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Bombers coopt the 'symbol' of Mogadishu's National Theater

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Farah Abdi Warsameh/AP

(Read caption) Ambulances stand outside the Somali National Theater in Mogadishu, Somalia, April 4. An explosion Wednesday at a ceremony at Somalia's national theater killed at least 10 people including two top sports officials in an attack by an Islamist group on a site that symbolized the city's attempt to rise from two decades of war.

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• A version of this post ran on the author's blog, www.sahelblog.wordpress.com. The views expressed are the author's own.

Maybe Mogadishu is in the early stages of a renaissance. Maybe Somalia is still a very dangerous and unpredictable place, whose would-be government is still a mess mostly propped up by regional and international powers. Maybe both. The point about the theater is, though, that if you – as a government or a news outlet – want to use a symbol in making your political argument, then others might decide to use that same symbol in making their (very different) political argument.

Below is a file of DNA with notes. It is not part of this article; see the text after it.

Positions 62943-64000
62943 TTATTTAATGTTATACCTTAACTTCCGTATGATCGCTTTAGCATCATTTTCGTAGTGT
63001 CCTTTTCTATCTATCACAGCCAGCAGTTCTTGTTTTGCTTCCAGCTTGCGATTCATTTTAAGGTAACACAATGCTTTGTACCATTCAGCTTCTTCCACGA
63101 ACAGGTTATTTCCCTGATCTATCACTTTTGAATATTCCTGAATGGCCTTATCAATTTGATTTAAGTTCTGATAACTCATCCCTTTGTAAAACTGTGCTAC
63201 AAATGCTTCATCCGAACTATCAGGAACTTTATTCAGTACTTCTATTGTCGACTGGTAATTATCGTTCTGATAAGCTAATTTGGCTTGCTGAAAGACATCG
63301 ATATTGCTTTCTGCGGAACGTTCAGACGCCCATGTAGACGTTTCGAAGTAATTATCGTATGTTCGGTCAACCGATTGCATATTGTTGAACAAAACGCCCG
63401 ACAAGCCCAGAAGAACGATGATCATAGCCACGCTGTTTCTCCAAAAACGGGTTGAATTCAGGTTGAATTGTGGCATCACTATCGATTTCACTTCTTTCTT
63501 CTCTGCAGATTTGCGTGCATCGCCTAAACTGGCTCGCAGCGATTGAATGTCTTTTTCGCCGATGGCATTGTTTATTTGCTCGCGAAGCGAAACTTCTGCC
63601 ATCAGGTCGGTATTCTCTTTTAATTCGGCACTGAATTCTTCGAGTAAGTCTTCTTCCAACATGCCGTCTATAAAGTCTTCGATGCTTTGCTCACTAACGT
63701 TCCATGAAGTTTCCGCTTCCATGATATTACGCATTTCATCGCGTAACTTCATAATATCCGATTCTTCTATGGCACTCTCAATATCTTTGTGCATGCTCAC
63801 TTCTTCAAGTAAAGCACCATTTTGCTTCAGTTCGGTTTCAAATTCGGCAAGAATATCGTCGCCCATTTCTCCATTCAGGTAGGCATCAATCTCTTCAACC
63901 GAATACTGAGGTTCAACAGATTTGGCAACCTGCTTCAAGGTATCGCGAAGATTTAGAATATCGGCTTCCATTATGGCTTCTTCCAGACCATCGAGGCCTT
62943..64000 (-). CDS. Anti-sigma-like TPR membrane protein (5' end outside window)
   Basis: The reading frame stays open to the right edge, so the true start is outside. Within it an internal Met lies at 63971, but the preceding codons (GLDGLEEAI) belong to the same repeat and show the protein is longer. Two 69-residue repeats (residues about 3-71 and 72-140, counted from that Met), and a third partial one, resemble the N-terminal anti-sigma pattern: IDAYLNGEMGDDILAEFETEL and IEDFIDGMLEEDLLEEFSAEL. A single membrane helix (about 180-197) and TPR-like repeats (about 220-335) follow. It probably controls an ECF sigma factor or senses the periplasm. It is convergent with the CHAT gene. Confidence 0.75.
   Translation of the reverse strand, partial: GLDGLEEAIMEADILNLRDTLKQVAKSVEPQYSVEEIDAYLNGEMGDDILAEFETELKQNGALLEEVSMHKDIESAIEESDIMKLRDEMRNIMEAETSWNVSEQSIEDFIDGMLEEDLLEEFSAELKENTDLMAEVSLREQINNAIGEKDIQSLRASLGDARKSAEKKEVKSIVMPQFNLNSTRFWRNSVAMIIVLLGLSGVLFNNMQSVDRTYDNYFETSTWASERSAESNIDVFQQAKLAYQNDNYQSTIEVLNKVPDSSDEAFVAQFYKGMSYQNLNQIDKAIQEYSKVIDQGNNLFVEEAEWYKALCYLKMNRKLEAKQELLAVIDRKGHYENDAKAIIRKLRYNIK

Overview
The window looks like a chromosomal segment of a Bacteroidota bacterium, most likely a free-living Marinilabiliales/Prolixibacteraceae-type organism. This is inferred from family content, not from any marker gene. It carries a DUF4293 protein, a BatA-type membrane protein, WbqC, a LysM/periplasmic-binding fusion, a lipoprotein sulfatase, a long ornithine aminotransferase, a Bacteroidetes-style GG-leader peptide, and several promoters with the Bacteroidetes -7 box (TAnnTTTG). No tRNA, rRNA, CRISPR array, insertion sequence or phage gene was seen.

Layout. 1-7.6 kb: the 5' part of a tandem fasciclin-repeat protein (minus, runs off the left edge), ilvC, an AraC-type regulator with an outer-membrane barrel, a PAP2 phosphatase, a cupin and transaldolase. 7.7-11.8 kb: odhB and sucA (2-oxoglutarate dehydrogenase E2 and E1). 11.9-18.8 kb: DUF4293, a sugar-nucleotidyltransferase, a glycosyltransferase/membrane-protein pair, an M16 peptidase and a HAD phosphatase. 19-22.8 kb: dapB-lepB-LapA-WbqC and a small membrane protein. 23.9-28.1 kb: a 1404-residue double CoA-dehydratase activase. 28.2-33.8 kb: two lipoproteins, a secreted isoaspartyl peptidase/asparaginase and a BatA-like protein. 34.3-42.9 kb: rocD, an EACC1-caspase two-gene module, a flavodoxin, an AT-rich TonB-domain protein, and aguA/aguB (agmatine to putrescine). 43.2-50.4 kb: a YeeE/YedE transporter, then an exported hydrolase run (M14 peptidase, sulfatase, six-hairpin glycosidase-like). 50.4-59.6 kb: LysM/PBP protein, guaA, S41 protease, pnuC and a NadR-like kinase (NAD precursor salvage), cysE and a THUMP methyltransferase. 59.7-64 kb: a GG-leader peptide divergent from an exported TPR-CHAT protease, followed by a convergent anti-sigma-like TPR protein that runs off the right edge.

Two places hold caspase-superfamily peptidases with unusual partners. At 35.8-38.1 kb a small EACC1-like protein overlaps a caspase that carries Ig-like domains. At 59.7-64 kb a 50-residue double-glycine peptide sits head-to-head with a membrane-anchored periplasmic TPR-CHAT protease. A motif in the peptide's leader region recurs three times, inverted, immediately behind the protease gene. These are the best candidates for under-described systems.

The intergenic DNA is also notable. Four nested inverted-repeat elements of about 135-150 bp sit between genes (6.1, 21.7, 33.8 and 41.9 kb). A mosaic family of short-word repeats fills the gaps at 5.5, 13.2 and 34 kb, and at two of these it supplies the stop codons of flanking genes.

Here is a roundup of references to the theater in the weeks leading up to yesterday's attack:

Tuesday, March 20 (Reuters):

In the roofless, bullet-ridden building that houses Mogadishu’s National Theatre, Somali musicians staged a concert for the first time in 20 years, a sign of a marked improvement in security in the war-ravaged Horn of Africa country.

Under pressure from African Union and Somali troops, al Qaeda-linked militants withdrew from Mogadishu in August prompting a return to relative calm in the capital, although the rebels still manage to launch sporadic attacks.

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Wednesday, April 4 (New York Times):

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